Lack of differentiation is a common problem in B2B technology marketing. A little less common but more problematic is a failure to make it clear on the home page what a company’s product is and what it does. I can’t tell you how many web sites I’ve visited recently that make it almost impossible to figure out the company’s product category (what is it?) and what it does.
For example, a B2B software company that has acquired several companies provides “actionable intelligence” solutions. “Own the customer experience” is all that you’ll find on the home page of a company that sells marketing software into several verticals. A company that sells “master data management” software has nothing on its home page except that it is recognized as a leader (in what it doesn’t say) by the Gartner Group.
Rotating panels can really confuse a web site visitor
Many companies use rotating panels on their home page to really confuse visitors and scare them away. Each panel usually has an unrelated message which is often vague about what the company does. Visitors may need to see several panels before they figure it out or they may need to take a deep dive into the site, a journey many won’t take.
It’s as if these companies think prospects know all about their products or services. Instead, they flunk positioning basics – make it easy for prospects to know what you do and why they should care.
The best way to avoid confusion about what your product is and what it does is to answer these questions during your positioning process. I call them the three “what” questions:
- What is it?
- What does it do?
- What does it deliver?
Document your answers. The answer to the first two questions insures that writers and communicators have a guide when creating marketing materials, and avoid confusing the target market about what your product is and what it does. To learn more about my business process for positioning, go to the Messages that Matter web site and download my eBook – Positioning: How to talk so the market will listen.
Answering “what is it” should be easy
The “what is it” question is pretty easy to answer because typically your offering falls into an established category like CRM (customer resource management), accounting, ERP (Enterprise Resource Planning), BI (business intelligence), CPM (corporate performance management), etc.
It is essential that you make it easy for prospects to recognize the product category into which your offering falls. Make it obvious. Tell them immediately or they’ll leave your web site. Ideally, you can place your company or offering into an existing category or one that represents a natural evolution.
If you attempt to define a new category, you run the risk of getting ahead of the market.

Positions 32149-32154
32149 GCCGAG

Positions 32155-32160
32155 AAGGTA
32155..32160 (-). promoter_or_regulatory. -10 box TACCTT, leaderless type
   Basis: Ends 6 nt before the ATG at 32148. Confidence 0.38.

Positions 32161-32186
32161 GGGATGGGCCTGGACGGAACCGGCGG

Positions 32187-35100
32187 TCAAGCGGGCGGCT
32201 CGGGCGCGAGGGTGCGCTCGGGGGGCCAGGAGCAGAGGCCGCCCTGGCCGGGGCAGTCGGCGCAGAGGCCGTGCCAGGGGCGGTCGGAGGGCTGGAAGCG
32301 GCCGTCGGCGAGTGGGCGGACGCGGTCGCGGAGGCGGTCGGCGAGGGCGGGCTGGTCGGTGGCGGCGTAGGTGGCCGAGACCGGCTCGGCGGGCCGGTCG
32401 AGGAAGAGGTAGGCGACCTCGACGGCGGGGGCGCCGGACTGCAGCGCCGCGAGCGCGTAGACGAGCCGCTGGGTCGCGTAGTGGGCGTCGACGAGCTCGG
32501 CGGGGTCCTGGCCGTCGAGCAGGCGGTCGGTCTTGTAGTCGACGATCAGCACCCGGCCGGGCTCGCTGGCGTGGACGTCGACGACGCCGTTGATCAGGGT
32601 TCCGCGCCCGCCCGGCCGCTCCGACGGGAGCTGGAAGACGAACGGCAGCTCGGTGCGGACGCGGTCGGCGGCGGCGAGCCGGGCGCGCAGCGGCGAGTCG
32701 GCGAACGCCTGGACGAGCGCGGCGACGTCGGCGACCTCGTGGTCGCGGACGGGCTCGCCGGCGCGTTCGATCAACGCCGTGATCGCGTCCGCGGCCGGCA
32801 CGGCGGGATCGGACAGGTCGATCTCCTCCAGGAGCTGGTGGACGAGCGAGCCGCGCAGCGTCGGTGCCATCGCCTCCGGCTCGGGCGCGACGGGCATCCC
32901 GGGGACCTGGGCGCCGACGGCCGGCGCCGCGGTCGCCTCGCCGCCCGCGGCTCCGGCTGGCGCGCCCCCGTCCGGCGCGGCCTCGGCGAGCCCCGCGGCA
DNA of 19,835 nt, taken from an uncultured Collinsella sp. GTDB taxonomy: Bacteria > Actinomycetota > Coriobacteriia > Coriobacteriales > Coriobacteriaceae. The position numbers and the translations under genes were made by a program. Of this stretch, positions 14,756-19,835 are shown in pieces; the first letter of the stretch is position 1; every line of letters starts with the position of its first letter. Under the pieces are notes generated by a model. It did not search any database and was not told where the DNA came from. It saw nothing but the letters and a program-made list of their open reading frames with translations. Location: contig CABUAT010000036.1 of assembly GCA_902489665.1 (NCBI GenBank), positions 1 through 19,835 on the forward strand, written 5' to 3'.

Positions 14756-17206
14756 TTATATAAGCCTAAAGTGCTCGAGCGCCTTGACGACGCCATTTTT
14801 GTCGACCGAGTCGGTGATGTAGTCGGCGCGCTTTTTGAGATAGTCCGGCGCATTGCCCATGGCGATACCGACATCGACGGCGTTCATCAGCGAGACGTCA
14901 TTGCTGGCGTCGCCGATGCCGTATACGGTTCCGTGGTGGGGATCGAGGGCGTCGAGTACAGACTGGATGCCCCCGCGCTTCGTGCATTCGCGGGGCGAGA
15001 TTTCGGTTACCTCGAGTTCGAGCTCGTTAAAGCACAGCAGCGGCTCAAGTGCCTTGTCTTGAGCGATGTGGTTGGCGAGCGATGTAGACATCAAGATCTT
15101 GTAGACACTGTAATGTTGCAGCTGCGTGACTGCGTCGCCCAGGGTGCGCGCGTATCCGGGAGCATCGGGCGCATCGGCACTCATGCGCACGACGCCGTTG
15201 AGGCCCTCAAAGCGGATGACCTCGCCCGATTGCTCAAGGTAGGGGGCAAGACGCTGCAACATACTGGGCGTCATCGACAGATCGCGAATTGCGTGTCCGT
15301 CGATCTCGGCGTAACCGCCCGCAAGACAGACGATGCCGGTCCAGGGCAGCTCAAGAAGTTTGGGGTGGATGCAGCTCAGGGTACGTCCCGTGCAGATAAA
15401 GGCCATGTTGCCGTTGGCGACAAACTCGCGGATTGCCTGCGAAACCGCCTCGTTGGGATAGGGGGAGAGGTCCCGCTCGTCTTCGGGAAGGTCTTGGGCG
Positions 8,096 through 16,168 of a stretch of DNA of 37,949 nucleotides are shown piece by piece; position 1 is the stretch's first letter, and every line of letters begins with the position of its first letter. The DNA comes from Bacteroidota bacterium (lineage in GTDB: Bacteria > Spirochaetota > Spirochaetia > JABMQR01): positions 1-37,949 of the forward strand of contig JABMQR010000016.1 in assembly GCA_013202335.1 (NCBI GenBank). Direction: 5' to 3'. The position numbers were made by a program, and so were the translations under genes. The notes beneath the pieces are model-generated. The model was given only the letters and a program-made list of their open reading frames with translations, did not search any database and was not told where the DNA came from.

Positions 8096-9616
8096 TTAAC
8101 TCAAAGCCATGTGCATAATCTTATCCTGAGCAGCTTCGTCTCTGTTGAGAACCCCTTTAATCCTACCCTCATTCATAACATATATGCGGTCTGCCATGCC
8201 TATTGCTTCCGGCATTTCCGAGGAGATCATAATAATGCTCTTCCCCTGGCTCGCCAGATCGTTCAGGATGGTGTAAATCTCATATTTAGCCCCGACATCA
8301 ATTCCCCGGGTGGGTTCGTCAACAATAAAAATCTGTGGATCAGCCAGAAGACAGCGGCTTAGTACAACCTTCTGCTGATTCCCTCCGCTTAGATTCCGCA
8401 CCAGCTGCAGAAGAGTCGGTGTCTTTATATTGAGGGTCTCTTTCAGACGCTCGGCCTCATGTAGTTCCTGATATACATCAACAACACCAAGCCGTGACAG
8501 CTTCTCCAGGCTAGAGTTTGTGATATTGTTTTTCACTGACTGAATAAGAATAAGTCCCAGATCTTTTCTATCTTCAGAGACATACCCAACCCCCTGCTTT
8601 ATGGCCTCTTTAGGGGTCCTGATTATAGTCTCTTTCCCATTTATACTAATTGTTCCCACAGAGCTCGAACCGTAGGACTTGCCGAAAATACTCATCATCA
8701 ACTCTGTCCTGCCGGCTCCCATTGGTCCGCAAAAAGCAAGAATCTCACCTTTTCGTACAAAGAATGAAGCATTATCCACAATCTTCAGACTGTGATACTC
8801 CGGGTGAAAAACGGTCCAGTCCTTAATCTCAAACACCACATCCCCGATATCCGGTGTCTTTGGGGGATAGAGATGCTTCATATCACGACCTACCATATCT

Former CRM market leader Siebel, now owned by Oracle, is an example of the pitfalls of creating a new product category. Let’s go back to the dot-com craze when Siebel was not content to dominate CRM. Instead, Siebel declared it provided e-Business solutions. Most of the target market was just beginning to understand CRM, but still didn’t have a clear idea of what CRM actually did or its benefit. Buyers back then had no clue what Siebel was talking about when it used the phrase “e-Business” in its marketing. That became a problem for Siebel, because while the company probably wanted to say it could do almost anything on the Internet, “e-Business” was at best confusing or even irrelevant to prospects. In reality Siebel just provided CRM solutions – sales force automation, call center service, customer and partner self-service, etc. Eventually Siebel retreated to its product category – CRM. Why? Corporations didn’t have a line-item capital expenditure for e-Business, but they did for CRM.
A short description of your offering’s functionality – what it does – can help prospects imagine how people in their companies might use it. For example, Apptio helps “understand and manage the cost, quality, and value of your IT services.”
A vendor of word processing software might claim that its product creates great looking document in minutes. Although such a statement might seem to express a benefit of word processing software, it actually describes an advantage over other ways of producing documents.
Avoid confusing “what it does” with “what it delivers”
B2B marketers frequently make a critical error by confusing what a product does – its advantage – with what a product delivers – its benefit. Naturally, prospects need to know the advantages of your product or service.
“What it delivers” is typically close to the right position for your product, service or solution. It should be a benefit statement, and answering this question gets you close to a potential positioning statement.
By describing the one important benefit that prospects will obtain from your product or service, you describe why they should care enough to consider purchasing it. For example, in the case of word processing software, the benefit of producing great looking documents is better communication. Don’t assume that prospects will make that connection on their own. Make the benefit clear to them, even if it seems obvious to you.
But your target buyers won’t get your message – no matter how compelling – if they can’t figure out what your product is and what it does.